Huawei founder says US underestimates company as Washington grants 90-day relief

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US stocks slid Monday. Worries about the fallout from US restrictions on Huawei Technologies stoked fears about a hit to the broader technology sector, sending stocks south.
Reuters reported that Alphabet Inc's Google suspended business with Huawei that requires the transfer of hardware, software and technical services except those publicly available via open source licensing, citing a source familiar with the matter. PHOTO: REUTERS

BEIJING/WASHINGTON (AFP, REUTERS) - Huawei Technologies founder Ren Zhengfei struck a defiant tone on Tuesday (May 21) against US attempts to block his company's global ambitions, saying the United States "underestimates" the telecom giant's strength.

Mr Ren spoke to Chinese state media days after US President Donald Trump issued orders aimed at thwarting Huawei's business in the US, capping months of efforts to stop the company's bid to become the world leader in next-generation 5G technology.

"The current practice of US politicians underestimates our strength," Mr Ren said, according to CCTV. "Huawei's 5G will absolutely not be affected. In terms of 5G technologies, others won't be able to catch up with Huawei in two or three years," he said.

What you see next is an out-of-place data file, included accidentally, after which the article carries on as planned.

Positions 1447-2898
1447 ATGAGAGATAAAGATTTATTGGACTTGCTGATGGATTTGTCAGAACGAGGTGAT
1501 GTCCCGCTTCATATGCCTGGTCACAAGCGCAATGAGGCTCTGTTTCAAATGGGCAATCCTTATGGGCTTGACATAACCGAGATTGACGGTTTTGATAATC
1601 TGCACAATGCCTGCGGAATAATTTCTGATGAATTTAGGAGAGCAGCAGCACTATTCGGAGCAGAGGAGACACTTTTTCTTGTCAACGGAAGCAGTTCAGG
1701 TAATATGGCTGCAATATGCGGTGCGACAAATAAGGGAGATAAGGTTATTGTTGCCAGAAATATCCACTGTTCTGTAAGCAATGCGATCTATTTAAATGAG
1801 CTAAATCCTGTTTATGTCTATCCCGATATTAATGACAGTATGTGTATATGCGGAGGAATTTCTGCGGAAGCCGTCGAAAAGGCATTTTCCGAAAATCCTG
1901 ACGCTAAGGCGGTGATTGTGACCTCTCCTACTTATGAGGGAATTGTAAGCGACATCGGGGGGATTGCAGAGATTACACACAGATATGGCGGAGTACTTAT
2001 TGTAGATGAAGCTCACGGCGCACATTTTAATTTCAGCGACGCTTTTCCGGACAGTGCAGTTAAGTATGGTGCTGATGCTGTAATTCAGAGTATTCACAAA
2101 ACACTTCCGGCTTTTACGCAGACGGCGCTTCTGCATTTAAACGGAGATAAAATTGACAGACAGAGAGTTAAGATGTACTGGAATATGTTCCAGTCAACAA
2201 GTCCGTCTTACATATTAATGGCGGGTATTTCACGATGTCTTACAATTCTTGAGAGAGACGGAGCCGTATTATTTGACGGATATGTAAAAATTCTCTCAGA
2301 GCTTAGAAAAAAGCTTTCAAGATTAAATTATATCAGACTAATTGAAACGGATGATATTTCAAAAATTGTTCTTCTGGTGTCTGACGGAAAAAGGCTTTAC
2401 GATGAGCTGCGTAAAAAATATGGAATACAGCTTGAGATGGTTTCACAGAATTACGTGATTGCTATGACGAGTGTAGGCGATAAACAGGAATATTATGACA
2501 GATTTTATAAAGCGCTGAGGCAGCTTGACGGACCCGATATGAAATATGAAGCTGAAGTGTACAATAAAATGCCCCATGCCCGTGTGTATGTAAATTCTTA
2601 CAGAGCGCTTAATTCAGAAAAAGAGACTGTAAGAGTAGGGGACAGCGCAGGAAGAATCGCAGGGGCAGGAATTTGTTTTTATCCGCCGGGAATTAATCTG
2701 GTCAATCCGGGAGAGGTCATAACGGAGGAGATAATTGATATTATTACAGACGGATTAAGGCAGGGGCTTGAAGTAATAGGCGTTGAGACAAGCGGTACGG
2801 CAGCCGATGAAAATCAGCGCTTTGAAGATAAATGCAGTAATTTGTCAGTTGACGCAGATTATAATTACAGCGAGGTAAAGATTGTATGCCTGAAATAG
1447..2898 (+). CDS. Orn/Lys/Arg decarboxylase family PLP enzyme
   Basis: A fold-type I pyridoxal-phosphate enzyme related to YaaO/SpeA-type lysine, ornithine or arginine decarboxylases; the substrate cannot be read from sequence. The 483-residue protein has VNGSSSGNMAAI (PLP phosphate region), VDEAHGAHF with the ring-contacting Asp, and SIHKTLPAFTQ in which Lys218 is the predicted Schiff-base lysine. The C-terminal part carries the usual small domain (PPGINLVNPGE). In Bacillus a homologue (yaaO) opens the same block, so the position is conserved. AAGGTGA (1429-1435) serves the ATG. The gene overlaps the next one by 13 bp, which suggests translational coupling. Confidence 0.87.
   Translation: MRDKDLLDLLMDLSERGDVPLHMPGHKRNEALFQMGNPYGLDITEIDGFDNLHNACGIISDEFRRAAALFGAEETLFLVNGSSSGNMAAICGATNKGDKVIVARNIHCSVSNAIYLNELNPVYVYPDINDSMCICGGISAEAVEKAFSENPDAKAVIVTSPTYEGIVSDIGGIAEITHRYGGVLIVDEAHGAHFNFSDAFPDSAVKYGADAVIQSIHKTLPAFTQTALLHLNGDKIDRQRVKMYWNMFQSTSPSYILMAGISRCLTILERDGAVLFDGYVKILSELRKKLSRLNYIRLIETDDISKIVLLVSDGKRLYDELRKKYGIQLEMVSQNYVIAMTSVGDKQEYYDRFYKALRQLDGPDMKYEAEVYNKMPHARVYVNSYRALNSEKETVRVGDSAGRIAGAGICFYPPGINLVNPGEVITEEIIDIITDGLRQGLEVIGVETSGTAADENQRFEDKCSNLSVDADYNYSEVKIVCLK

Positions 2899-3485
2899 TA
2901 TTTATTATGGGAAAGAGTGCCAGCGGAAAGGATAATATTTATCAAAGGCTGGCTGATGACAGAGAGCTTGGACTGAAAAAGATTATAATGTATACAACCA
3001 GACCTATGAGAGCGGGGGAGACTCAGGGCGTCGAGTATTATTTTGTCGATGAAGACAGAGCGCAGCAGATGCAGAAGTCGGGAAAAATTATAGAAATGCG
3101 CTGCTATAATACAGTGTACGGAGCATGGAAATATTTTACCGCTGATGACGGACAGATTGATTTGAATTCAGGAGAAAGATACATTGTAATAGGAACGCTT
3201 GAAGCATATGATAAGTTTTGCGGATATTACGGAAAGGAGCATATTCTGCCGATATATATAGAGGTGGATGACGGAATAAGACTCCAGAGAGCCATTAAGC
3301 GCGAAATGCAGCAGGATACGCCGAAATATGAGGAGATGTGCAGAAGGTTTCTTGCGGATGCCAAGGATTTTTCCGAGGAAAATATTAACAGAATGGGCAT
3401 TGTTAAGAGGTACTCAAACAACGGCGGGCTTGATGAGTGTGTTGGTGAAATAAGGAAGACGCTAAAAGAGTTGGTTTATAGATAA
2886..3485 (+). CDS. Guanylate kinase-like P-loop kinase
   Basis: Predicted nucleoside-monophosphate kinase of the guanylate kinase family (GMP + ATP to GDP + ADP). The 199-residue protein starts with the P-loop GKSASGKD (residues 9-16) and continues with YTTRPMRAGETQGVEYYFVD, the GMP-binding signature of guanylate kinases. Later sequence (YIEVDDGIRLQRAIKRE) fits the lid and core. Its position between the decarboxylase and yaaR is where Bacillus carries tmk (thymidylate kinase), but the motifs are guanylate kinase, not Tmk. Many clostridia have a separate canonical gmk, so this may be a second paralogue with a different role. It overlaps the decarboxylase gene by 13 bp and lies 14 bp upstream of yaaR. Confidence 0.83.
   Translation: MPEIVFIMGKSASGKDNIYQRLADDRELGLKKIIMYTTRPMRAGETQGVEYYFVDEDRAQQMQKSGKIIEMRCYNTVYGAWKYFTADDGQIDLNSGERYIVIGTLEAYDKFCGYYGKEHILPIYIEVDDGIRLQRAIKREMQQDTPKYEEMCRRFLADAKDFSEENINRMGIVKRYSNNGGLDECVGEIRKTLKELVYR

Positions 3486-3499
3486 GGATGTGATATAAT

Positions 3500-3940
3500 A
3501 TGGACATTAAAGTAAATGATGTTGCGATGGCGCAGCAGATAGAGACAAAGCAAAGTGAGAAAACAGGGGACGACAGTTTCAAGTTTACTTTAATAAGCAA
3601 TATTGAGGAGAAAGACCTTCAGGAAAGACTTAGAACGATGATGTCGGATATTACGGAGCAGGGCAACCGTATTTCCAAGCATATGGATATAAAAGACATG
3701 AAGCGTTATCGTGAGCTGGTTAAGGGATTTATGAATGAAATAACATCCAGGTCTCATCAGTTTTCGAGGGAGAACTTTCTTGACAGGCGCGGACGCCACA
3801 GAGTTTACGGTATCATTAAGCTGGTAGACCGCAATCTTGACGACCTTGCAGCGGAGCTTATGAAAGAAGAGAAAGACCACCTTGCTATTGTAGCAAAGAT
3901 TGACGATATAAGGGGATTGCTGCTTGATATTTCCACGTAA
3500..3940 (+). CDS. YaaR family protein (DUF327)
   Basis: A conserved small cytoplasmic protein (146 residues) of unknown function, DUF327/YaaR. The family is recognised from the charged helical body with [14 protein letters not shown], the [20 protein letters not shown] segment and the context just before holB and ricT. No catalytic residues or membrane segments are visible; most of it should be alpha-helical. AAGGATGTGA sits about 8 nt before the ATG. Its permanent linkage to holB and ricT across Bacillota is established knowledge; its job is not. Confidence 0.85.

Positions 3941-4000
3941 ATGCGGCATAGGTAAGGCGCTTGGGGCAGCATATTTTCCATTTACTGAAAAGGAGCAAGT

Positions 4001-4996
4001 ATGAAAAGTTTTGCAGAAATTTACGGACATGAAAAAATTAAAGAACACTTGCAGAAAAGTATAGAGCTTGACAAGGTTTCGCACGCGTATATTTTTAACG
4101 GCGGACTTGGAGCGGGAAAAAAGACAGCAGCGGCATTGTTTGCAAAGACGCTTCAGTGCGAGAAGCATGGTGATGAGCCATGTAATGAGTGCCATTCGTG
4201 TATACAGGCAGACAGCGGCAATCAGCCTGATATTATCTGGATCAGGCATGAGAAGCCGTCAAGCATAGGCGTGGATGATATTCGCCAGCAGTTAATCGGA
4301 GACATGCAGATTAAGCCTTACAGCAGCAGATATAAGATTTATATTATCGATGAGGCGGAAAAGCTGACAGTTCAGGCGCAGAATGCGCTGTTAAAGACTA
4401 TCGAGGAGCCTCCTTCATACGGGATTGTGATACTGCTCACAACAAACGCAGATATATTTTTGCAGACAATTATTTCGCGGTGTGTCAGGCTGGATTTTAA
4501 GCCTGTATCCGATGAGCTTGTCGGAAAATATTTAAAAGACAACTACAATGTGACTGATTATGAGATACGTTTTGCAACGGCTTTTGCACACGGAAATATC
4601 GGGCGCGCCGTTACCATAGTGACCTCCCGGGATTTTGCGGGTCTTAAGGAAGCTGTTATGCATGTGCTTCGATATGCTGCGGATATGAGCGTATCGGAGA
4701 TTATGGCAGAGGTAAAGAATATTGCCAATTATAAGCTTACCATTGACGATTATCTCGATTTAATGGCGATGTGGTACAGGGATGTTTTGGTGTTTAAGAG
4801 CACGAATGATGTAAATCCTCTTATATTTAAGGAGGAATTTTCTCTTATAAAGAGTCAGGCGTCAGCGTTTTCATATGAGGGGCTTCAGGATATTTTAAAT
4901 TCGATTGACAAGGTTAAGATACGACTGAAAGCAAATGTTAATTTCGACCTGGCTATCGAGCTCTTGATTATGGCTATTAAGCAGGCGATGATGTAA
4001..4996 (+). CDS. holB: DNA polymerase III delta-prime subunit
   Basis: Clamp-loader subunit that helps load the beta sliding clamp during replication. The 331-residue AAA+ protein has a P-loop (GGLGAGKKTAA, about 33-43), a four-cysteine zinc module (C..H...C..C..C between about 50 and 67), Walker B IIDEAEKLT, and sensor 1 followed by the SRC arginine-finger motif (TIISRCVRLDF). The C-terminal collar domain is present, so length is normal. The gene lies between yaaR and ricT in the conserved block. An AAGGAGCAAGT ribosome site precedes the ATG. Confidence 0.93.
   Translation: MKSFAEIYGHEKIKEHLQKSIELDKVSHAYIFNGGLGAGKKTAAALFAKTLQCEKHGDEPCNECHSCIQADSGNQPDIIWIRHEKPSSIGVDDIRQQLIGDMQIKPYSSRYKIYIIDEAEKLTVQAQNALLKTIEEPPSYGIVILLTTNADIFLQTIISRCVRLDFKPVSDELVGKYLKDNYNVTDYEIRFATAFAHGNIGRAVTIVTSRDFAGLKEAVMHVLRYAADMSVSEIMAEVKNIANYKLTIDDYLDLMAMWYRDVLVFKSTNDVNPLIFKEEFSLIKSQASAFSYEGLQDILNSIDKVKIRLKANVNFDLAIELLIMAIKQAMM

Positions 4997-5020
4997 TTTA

Last week, Mr Trump declared a "national emergency" empowering him to blacklist companies seen as "an unacceptable risk to the national security of the United States" - a move analysts said was clearly aimed at Huawei.

At the same time, the US Commerce Department announced the effective ban on American companies selling or transferring US technology to Huawei. But the department on Monday issued a 90-day reprieve on the ban on the transfer of technology.

The department said it will allow Huawei to purchase American-made goods in order to maintain existing networks and provide software updates to existing Huawei handsets. The company is still prohibited from buying American parts and components to manufacture new products without licence approvals, which likely will be denied.

The new authorisation is intended to give telecommunications providers that rely on Huawei equipment time to make other arrangements, US Secretary of Commerce Wilbur Ross said in a statement.

Mr Ren, however, shrugged off the move, saying Huawei can make its own chips and "can't be isolated" from the world.

The 90-day reprieve by the US suggests changes to Huawei's supply chain may have immediate, far-reaching and unintended consequences for its customers.

"The goal seems to be to prevent Internet, computer and cellphone systems from crashing," said Washington lawyer Kevin Wolf, a former Commerce Department official. "This is not a capitulation. This is housekeeping."

The Commerce Department said it will evaluate whether to extend the exemptions beyond 90 days.

Last Thursday, the US Commerce Department added Huawei and 68 entities to an export blacklist that makes it nearly impossible for the Chinese company to purchase goods made in the US.